More reports on: Mining, Shipping, Mitsubishi Corp

Mitsubishi shelves $10-bn Australian port, iron ore projects

news
15 June 2013

Diversified Japanese industrial conglomerate Mitsubishi Corp has officially suspended the $10-billion Oakajee Port and Railway (OPR) project and Jack Hill iron ore mine expansion in Western Australia (WA) after announcing a ''slow-down'' earlier in November.

In a recent visit to China and Japan, WA premier Colin Barnett has been trying to lure investors for the Oakajee project. No positive outcome has been reported yet.

"A search for an investor has not been fruitful and that has led to (the project) being put on hold," Wall Street Journal reported quoting a person familiar with the suspension.

Mitsubishi Development Pty Ltd, a wholly-owned subsidiary of Mitsubishi Corp and the holding company of Mitsubishi's mineral resources investments in Australia, acquired full control of the Oakajee Port and Railway in 2012.

OPR is developing the infrastructure and supply chain business to transport iron ore from Western Australia's mid-west to customers across the globe.

The infrastructure includes development of deepwater port facilities at Oakajee, 445 km north of Perth, and integrated 570-km rail network to service operating and emerging iron ore mines and other port users in the region at a cost of $6 billion.

Simultaneously, Mitsubishi said it was deferring the expansion work at its Jack Hills iron ore mine, and putting it under care and maintenance.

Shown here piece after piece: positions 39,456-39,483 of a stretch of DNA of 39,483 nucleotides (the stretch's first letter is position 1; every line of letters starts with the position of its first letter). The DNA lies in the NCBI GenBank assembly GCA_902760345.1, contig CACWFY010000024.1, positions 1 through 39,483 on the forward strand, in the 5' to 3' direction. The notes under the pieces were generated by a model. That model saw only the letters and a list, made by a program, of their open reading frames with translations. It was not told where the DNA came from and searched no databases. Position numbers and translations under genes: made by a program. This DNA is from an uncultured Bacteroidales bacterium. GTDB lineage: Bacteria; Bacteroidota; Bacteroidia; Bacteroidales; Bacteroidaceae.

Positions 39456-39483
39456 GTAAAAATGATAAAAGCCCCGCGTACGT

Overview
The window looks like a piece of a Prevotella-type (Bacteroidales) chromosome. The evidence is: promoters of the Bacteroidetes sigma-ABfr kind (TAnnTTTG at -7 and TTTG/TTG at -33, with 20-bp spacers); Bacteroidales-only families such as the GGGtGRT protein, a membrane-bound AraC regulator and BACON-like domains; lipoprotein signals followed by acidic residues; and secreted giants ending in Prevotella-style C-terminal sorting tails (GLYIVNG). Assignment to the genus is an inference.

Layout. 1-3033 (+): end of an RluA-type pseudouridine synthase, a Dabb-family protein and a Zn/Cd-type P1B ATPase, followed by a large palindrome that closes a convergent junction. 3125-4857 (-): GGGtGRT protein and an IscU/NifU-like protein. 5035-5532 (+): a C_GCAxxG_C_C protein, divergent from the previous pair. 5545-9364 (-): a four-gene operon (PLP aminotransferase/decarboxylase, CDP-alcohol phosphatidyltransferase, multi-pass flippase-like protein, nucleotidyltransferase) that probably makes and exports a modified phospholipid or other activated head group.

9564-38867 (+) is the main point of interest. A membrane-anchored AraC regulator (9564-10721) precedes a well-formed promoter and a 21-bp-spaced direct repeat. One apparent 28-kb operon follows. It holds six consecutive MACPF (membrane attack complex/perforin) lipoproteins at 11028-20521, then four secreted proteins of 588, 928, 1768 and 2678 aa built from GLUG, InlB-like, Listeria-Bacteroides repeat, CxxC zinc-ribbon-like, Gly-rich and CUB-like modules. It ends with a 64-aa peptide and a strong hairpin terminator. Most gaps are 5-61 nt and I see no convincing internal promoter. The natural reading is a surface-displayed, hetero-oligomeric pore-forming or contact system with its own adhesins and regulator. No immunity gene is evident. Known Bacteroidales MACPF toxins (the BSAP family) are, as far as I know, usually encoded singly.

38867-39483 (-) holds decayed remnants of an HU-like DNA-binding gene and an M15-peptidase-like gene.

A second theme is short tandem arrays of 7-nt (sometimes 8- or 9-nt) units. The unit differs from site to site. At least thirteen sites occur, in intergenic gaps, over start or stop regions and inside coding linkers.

Last year, Mitsubishi took control of the mine through the acquisition of Crossland Resources Ltd, the developer of Jack Hills, aiming for a multi-billion dollar expansion by transferring interests of the mine to potent partners.

The mine expansion envisaged augmenting its capacity from 1.8 million tonnes per annum to over 20 million tonnes by investing around $3.7 billion.

In November, OPR said the slow-down of work was due to difficult economic environment and lack of progress in talks with joint venture partners.

OPR chief executive John Langoulant said the move was a difficult but necessary step.

"Progressing partnership discussions for the mine, port and rail project in the current economic environment for commodities is particularly challenging, and is probably now harder than it was in November 2012 when the decision was made to reduce expenditure on the project," Langoulant said.

"The Jack Hills mine and expansion project will be properly maintained so they can be ramped up rapidly when the conditions allow," he further stated.

It is believed that the move will result in further job cuts in the project.

Slump in commodity prices are forcing resource companies to cut costs by shelving projects and disposing of non-core assets.

In recent months, iron ore prices have slumped by around 30 per cent from their recent high of $154 a tonne in February and are currently languishing at their 8-month lows.

According to Australian Bureau of Energy and Economic Resources, iron ore prices will average at around $119 in 2013 although they are likely to drop further to $90 level in the next five years. 





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